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Report: RI Teacher Absenteeism Worst in America

Saturday, February 16, 2013


A new report by US Department of Education says more than half of RI teachers miss more than 10 days in a school year.

Five months after a GoLocalProv review of attendance records showed that one out of every five teachers in Providence missed at least 20 days of school in the previous year, a new national study has revealed that teacher absenteeism wasn’t just a district-wide problem but one plaguing the entire Ocean State.

In fact, the problem is so bad that Rhode Island has the absolute worst rate of teacher absenteeism in the whole country.

In the first-ever review of such data from the U.S. Department of Education's Office for Civil Rights, a whopping 50.2 percent of Rhode Island teachers were reported as having missed more than 10 days in a “typical 180-day school year” during 2012.

That was good enough for the top spot in the nationwide ranking as Rhode Island beat out Hawaii (49.6%), Arkansas (48.5%), New Mexico (47.5%) and Michigan (45.6%) for the dubious distinction.

“It is astonishing and deeply disturbing to see data from the U.S. Department of Education Office for Civil Rights showing that Rhode Island has the highest rate of teacher absenteeism in the nation,” said Rhode Island Department of Education Commissioner Deborah Gist.”Unexpected teacher absences can disrupt instruction, and repeated teacher absences can set back the process of teaching and learning. Last year, we identified 29 schools as either “focus” or “priority” schools, and we have required each school to develop a turnaround plan and put that plan into action. We are monitoring these plans, and we expect to see immediate improvement in several key, leading indicators – including improvements in teacher-attendance rates.”

For Providence school teacher Carole Marshall, the results aren’t surprising.

“It's really a problem,” she said. “Students, especially in the urban schools, are desperately in need of continuity in their studies and they have no time to waste, which is what happens when teachers are out. Also, students need models for responsible professional behavior. How can we expect them to come to school daily if they are facing substitutes day after day? There's also the emotional and psychological aspect of the problem; it can easily feel like abandonment when a teacher is out frequently.”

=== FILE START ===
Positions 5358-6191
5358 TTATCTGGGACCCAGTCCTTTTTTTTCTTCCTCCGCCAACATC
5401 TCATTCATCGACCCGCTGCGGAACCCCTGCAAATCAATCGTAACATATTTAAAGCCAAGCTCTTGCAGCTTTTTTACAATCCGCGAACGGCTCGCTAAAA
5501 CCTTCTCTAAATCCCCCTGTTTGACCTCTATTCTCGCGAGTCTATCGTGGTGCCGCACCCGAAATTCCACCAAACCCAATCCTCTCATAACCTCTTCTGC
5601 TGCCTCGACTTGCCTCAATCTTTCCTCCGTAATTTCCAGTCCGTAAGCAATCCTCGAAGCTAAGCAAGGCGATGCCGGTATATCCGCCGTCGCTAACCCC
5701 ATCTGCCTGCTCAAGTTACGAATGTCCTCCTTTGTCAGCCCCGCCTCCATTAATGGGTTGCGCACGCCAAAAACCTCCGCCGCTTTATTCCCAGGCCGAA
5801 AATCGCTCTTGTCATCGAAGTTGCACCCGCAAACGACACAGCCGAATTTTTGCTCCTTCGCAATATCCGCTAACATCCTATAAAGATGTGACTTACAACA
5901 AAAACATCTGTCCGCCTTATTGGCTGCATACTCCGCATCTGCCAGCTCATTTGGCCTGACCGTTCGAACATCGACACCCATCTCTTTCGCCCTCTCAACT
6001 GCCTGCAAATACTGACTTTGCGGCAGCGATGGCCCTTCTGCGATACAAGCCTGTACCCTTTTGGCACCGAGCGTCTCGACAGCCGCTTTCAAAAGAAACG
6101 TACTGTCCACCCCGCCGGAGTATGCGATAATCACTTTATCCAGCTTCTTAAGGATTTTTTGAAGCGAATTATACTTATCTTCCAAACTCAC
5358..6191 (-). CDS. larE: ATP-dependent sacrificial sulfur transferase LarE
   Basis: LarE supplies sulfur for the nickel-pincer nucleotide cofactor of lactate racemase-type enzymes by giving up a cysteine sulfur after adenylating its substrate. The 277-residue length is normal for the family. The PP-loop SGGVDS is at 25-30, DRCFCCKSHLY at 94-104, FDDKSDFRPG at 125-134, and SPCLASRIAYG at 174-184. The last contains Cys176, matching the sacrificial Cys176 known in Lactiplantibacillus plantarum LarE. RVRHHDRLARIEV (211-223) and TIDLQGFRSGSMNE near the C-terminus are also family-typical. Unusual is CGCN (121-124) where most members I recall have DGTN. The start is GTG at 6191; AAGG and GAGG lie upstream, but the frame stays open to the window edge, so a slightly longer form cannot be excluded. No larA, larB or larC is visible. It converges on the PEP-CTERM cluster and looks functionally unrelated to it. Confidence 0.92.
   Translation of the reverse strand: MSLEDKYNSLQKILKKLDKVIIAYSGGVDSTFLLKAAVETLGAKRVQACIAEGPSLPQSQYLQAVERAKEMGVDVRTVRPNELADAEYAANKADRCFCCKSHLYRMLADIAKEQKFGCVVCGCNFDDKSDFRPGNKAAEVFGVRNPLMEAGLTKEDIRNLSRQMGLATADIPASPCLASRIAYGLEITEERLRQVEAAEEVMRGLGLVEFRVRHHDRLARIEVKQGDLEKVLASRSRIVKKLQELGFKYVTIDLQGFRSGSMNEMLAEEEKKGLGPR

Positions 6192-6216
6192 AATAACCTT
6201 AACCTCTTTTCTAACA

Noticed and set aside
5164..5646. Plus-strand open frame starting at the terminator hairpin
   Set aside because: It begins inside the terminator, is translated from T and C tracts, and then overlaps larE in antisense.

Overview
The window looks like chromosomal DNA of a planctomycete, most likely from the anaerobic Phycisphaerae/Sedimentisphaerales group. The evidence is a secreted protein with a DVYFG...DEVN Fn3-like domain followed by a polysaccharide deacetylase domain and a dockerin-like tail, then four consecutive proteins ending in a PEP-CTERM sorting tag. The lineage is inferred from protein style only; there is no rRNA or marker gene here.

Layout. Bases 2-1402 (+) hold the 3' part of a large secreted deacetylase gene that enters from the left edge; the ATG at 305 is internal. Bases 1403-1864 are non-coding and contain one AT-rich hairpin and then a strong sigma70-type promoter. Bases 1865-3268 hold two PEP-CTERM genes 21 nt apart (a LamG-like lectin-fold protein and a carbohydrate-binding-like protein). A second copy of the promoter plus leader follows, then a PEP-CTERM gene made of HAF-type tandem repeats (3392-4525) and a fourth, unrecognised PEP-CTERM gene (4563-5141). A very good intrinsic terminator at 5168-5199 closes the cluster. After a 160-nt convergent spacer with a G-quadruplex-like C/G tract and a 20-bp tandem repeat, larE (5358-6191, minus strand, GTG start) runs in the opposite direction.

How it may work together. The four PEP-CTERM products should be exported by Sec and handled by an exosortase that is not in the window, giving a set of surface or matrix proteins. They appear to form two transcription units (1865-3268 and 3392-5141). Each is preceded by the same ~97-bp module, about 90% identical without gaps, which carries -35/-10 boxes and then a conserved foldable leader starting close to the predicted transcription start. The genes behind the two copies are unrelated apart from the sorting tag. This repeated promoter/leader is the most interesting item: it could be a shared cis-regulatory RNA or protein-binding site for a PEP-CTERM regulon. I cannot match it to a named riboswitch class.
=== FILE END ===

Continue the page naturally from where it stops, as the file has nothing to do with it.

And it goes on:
Perhaps most troubling is that it appears the problem is actually on the rise.

An Alarming Trend

According to an analysis of data from the 2009 school year by the Rhode Island Foundation, RI was second to Hawaii three years ago with a percentage of 47.7, nearly five points lower than the Aloha State’s 52.6.

In that report, Woonsocket had the state’s worst percentage as nearly three out of every four teachers in that district, or a total of 72.2 percent, had missed more than 10 days of schools in the 2009 school year.
Central Falls (64.9), Providence (56.9) and Pawtucket (50.7) were right behind Woonsocket during that year and

Marshall says it’s been a “longstanding problem” for urban teachers.

“In Providence, there's been more than a decade of churning of the leadership, the mandates and the models; it's very hard to work within all that chaos,” she said. “People get overwhelmed.”

Marshall believes the problem “may be worse than ever” because teachers are being forced to follow mandates without question and without concern to what effect they might have on students.

“As professionals who've agreed to work in poor physical environments and often difficult situations,” she said. “It's quite demoralizing to feel the level of disrespect for teachers, not only from the general public but also from administrators.”

In a report on the subject from USA Today, absent teachers are estimated to cost schools at least $4 billion a year, or one percent of schools’ budgets.

What’s the Solution?

RIDE Commissioner Deborah Gist says the state will find a solution to its chronic absenteeism problem.

Gist says chronic absenteeism is a subject the Rhode Island Department of Education takes very seriously.

“As I have said many times, the single most important school-based factor affecting student achievement is the effectiveness of the classroom teacher,” Gist said. “As we work together to transform education in Rhode Island, we need to have great teachers in every classroom, every day.”

Marshall says fixing the issue involves communicating directly with the teachers involved.

Pointing to a program initiated by RIDE in the mid-90s at Hope High School where teachers “were allowed to create a strategic plan for school improvement and then were given support to follow it,” Marshall says she saw first-hand how teachers were energized and looked forward to going to school.